Google announced two factor authentication for Google Apps today. It will use SMS/OTP – either sent to a phone or launched from a native smartphone application. It’s sure to set off a round of hyped up enthusiasm among vendors clamoring to introduce cloud-based authentication services (e.g. VMware with its acquisition of Tricipher, CA with its acquisition of Arcot, Symantec with its acquisition of VeriSign).
But before we all get too excited, note that the OTP generated by or sent to the mobile phone is simply entered by the user into the user’s PC browser in order to log into Google Apps. This authentication method has long been beaten by bank trojans like Zeus. (See our research note “Where Strong Authentication fails and what to do about it”). In other words, a man-in-the browser attack will simply sit there in the browser until the user enters the OTP, and will then go do its malicious thing.
So while the new authentication method may placate the masses by requiring more than just a password for log in to cloud applications, it will do little if anything to stop determined fraudsters from taking over user and customer accounts. Sure, security layers are a good thing but don’t get deluded into thinking this method is enough.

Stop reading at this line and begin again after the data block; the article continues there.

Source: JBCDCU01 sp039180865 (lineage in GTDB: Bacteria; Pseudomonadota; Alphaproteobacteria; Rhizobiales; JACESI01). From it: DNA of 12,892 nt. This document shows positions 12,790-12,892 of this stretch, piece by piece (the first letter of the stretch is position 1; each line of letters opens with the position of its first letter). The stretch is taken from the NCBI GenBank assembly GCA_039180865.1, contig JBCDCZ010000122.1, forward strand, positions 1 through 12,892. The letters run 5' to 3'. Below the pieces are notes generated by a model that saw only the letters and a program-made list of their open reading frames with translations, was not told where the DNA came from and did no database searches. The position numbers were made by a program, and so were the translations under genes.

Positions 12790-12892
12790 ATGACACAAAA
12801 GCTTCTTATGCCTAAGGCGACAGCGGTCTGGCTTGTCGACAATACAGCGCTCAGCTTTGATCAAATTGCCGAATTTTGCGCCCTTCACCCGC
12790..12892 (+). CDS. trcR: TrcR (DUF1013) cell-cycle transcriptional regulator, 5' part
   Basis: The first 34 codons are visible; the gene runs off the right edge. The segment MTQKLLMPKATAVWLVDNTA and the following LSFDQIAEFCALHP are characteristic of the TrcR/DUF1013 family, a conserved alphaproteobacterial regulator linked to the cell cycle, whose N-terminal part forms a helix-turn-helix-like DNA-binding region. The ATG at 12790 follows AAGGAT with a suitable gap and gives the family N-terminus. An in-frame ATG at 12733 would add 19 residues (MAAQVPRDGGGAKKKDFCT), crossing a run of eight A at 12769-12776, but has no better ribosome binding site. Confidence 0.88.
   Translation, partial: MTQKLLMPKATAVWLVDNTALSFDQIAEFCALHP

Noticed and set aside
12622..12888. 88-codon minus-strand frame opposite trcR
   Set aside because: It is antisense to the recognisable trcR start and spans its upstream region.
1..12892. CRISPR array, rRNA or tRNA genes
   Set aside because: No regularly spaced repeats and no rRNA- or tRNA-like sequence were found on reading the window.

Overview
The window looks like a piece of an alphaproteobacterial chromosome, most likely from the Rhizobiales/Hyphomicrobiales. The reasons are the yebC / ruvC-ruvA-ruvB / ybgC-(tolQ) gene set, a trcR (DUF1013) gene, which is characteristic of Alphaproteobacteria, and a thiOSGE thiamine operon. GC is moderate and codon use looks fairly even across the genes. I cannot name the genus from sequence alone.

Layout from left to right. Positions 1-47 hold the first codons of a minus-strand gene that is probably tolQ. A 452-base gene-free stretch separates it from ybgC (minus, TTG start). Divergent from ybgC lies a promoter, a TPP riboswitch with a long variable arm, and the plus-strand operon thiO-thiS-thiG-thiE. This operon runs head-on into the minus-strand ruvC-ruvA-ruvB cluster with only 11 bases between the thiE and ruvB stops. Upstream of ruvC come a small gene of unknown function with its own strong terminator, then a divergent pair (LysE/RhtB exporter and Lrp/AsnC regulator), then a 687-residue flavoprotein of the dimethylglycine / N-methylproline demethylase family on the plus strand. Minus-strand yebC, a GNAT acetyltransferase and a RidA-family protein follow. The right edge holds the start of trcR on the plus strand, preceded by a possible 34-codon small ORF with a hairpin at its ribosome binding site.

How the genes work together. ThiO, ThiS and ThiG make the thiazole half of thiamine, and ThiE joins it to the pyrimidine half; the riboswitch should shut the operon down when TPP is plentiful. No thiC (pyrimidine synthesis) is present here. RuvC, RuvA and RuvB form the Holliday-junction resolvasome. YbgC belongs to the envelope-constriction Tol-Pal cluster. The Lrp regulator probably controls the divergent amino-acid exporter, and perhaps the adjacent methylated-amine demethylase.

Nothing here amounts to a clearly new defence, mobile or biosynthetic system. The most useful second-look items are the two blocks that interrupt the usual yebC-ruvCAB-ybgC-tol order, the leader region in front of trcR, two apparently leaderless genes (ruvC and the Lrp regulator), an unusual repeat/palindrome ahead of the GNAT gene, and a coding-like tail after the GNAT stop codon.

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I agree with you that Google’s 2-Factor Authentication is not enough, but Google NEVER claimed it to be end-all solution to ALL authentication related security issues. This is true for ANY security control. One single security control can not address all security issues.
Google is taking the right steps in the right direction, and we should commend them on that.
I’m about to blog about attacks on SMS/OTP in the banking sector. Google certainly has the resources to address these attacks head on so I don’t get what they didn’t do that at the outset.